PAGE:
Today’s manufacturers increasingly demand higher standards from their production partners. Yet, the parts they expect to be duplicated faster and with great attention to detail and tolerance specifications are increasingly becoming more complex. The components are more intricate in shape and style. As a result, machine shops are installing multi-axis machining centers to address these issues.
What Is Multi-Axis Machining?
The process of multi-axis machining is “subtractive.” This indicates the machinery operates to remove material through any of the following methods:
* Water jet cutting
* Laser cutting
While a typical CNC machine possesses three axes, the multi-axis machinery has more than this number. While the typical 3-axis CNC machine operates by holding the working piece still while the cutting tool maneuvers, the multi-axis machine allows both parts to move simultaneously. This offers the machinist more benefits.
Benefits of Multi-Axis Machines
Multi-axis machining provides its operators with a variety of tangible benefits. Among them are:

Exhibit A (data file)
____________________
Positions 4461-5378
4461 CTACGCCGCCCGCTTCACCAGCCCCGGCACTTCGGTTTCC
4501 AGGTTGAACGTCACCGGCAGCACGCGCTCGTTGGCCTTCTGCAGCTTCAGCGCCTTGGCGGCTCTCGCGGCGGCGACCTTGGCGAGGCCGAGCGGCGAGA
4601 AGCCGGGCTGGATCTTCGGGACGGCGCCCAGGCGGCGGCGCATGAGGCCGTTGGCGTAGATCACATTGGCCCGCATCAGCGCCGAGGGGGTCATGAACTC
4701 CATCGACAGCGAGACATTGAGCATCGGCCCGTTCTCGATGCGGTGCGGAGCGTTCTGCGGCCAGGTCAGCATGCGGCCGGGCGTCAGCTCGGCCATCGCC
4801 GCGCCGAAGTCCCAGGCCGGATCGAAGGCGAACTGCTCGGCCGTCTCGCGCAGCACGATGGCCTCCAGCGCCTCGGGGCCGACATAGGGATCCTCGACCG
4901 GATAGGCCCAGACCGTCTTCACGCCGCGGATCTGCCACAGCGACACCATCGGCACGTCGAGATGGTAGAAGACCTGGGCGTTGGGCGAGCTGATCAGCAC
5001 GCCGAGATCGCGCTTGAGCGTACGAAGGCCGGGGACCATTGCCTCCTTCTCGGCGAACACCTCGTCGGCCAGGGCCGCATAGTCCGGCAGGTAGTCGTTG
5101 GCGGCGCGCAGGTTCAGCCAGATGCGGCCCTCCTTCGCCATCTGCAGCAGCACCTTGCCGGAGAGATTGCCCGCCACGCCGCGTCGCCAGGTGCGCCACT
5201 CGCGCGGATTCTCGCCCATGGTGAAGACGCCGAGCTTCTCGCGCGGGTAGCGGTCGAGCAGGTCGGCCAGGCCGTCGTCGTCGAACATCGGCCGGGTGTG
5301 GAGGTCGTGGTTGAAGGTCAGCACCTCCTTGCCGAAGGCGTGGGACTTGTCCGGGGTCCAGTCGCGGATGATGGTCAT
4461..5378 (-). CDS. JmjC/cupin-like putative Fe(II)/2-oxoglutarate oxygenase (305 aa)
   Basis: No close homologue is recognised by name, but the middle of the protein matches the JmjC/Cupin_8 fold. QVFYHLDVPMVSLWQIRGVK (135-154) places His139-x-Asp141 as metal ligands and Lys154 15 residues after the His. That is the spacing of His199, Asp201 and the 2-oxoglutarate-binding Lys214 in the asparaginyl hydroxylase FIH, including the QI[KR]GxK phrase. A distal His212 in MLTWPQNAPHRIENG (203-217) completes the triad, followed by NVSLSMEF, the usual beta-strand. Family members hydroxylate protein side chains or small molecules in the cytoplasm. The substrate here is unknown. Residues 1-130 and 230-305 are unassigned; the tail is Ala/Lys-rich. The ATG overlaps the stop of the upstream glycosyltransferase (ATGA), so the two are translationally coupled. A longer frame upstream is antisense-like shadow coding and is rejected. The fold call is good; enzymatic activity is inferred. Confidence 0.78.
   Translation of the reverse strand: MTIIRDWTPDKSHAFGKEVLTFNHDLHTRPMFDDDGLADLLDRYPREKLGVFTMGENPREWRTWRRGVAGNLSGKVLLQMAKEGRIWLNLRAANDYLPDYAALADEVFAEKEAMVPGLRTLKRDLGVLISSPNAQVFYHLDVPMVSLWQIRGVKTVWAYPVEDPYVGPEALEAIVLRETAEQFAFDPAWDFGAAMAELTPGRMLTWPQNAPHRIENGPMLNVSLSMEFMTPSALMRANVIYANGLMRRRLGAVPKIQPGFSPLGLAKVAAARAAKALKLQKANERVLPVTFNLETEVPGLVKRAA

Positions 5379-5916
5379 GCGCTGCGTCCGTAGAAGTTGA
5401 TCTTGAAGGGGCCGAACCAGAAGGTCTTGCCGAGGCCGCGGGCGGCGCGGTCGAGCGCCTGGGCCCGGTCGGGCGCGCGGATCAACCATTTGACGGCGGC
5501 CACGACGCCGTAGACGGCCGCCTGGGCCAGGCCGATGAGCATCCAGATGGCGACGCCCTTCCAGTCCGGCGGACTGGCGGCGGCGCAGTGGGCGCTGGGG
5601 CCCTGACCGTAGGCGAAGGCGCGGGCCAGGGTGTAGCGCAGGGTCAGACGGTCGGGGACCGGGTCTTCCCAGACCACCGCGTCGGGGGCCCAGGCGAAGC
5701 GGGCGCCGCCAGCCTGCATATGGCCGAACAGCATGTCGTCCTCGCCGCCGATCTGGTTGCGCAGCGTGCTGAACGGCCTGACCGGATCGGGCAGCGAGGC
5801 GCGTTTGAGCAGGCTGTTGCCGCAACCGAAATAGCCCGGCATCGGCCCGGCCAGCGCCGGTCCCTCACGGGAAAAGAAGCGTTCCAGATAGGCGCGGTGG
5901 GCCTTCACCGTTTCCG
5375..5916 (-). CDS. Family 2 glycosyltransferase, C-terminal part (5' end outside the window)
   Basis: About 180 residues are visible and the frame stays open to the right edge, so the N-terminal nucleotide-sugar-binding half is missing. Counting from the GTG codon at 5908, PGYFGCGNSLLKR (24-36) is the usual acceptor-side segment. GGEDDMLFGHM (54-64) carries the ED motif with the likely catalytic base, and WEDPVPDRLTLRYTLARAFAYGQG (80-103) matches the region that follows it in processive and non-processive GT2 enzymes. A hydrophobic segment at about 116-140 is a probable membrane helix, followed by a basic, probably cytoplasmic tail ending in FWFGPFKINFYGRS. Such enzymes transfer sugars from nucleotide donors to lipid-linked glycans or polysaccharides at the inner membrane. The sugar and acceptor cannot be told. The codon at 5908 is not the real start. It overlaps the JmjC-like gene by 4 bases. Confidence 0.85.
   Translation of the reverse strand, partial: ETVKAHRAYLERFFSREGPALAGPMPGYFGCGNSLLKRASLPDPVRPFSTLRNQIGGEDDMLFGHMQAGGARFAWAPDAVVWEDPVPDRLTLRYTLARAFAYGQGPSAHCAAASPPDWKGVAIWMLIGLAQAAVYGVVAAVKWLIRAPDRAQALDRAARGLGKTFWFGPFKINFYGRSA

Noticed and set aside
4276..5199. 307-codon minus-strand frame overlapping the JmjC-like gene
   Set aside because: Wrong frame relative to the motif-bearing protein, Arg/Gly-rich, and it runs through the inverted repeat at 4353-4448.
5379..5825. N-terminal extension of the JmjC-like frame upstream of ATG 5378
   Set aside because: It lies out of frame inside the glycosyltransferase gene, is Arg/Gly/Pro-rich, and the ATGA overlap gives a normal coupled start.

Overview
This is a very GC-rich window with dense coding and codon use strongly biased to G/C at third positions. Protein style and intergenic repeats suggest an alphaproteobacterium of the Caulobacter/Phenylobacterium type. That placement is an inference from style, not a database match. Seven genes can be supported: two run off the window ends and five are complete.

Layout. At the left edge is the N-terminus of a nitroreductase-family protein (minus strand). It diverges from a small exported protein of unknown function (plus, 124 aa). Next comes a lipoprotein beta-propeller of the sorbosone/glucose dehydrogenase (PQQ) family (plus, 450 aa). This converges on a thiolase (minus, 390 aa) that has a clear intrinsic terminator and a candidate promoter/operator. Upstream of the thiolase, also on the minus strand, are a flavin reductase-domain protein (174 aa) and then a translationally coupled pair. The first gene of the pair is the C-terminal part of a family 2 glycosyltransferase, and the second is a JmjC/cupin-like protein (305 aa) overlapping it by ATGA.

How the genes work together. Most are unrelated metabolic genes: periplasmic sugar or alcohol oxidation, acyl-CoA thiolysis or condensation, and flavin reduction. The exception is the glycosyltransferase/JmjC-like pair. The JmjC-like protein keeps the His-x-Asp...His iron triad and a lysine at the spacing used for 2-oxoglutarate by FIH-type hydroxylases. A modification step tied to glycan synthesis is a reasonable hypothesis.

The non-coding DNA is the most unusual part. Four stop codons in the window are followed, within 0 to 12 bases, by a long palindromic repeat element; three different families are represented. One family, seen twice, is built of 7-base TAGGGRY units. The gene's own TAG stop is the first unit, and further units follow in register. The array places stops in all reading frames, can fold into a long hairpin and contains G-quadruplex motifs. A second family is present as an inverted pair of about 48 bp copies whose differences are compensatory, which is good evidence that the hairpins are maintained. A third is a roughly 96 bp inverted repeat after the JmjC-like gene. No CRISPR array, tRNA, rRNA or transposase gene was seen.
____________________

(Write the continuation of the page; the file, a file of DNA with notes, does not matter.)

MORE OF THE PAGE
* Decreased labor: A multi-axis machine can turn a workpiece automatically. It does not require the machinist to adjust it
* Better-quality surface finish: The process allows the application of a customized finish
* Increased Market Base: This machinery can tackle complex parts of all sizes, therefore, expanding the market capabilities of a machine shop. The parts can range from the simple to the most complex including those for high-performance products e.g. airplane propellers, turbine blades
Moreover, with this type of equipment, a machinist can use shorter cutting tools producing higher quality parts faster.
Multi-Axis Machining: A Better Way to Machine
Multi-axis machining is one way to address the increasing complexity of producing today’s components. For those who work with metal, such as fabricators and machinists, it is increasingly becoming common to find multi-axis machines in their shops. In many cases, these machines are not only fast but offer a better way to machine intricate components accurately and with precise, tight tolerances.
Be the first to like.